Face mask vendors in China had a bad time in the past winter as improving air quality dampened sales.
Anti-pollution masks sold on Alibaba’s online marketplace Tmall saw noticeable decline, with the number sold to residents in Beijing dropping 52 percent year-on-year during the first half of December, according to data from Tmall.
Sales in nearby regions such as Tianjin and Shijiazhuang also dropped compared with last year.
The decline in sales of smog-related products came as some Chinese cities enjoyed the clearest winter sky in five years thanks to sustained pollution control efforts.
In the past five years, China’s central government alone has invested over 60 billion yuan (9.47 billion U.S. dollars) into air pollution treatment, Li Ganjie, minister of environmental protection, said in a press briefing Saturday.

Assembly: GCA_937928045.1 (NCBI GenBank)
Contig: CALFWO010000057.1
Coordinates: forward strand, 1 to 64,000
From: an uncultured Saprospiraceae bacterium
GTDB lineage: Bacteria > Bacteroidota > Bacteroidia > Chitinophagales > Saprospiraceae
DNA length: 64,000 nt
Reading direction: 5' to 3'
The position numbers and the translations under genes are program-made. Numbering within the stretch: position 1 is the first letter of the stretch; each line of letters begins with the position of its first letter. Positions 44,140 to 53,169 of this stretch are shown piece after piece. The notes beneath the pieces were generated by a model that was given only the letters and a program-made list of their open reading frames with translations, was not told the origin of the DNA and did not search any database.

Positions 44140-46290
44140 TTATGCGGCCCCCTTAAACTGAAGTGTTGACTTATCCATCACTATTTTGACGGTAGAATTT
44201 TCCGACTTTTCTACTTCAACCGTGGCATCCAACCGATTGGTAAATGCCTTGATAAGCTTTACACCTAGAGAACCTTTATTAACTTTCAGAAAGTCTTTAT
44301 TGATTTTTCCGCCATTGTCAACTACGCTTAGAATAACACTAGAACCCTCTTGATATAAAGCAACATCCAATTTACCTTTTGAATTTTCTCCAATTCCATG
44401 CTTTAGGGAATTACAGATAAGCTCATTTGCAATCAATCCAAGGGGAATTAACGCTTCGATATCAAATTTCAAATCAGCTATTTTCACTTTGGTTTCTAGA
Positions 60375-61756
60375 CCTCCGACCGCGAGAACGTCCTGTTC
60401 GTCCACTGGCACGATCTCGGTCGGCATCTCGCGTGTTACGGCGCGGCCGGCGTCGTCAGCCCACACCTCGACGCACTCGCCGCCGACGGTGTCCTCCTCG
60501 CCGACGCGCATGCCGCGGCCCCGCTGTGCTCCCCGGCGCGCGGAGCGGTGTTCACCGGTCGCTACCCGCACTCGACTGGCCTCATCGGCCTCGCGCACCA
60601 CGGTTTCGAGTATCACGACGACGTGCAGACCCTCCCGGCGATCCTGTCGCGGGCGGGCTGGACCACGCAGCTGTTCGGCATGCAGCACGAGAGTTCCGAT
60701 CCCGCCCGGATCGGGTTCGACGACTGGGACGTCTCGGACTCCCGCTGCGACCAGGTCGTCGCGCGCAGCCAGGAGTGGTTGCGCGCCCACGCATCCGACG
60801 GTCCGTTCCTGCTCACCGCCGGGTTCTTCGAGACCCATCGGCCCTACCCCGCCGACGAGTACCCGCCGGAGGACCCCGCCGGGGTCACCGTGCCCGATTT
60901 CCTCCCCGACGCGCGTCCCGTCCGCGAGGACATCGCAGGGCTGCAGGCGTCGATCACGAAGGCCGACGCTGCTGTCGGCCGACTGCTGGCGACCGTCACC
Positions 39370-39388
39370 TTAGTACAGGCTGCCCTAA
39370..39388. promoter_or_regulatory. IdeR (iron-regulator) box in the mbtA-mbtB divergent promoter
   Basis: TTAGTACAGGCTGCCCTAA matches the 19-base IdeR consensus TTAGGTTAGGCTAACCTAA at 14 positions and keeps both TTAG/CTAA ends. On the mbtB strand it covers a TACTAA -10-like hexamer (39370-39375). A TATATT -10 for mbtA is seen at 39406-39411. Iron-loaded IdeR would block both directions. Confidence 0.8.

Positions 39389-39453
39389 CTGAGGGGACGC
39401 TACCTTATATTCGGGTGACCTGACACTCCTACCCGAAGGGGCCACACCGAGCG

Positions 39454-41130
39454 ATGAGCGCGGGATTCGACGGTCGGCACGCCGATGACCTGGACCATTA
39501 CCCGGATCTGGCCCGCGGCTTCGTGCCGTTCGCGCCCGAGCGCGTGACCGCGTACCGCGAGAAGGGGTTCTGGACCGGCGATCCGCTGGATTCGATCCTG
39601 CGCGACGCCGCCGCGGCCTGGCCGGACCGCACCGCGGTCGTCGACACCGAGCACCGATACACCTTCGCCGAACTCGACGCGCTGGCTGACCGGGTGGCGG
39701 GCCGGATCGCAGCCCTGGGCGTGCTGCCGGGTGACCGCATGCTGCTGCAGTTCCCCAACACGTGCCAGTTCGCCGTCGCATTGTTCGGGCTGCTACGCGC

The level of pollutant PM2.5 in Beijing drop to 34 micrograms per cubic meter in January, the lowest monthly level since 2013, when China launched a national air pollution control campaign.
Across the country, the average density of PM2.5 in 338 cities was 43 micrograms per cubic meters in 2017, falling 6.5 percent year on year.
After decades of rapid development that left the country with thick, grey haze, China declared a war against pollution, with intensified efforts to crack down on polluters, and incentives for clean energy use.
“China is winning at record pace,” Michael Greenstone, a professor at the University of Chicago, wrote in a recent article published in the New York Times.
According to his studies, residents in China could see their lifespans extend by 2.4 years on average if the declines in air pollution persisted.
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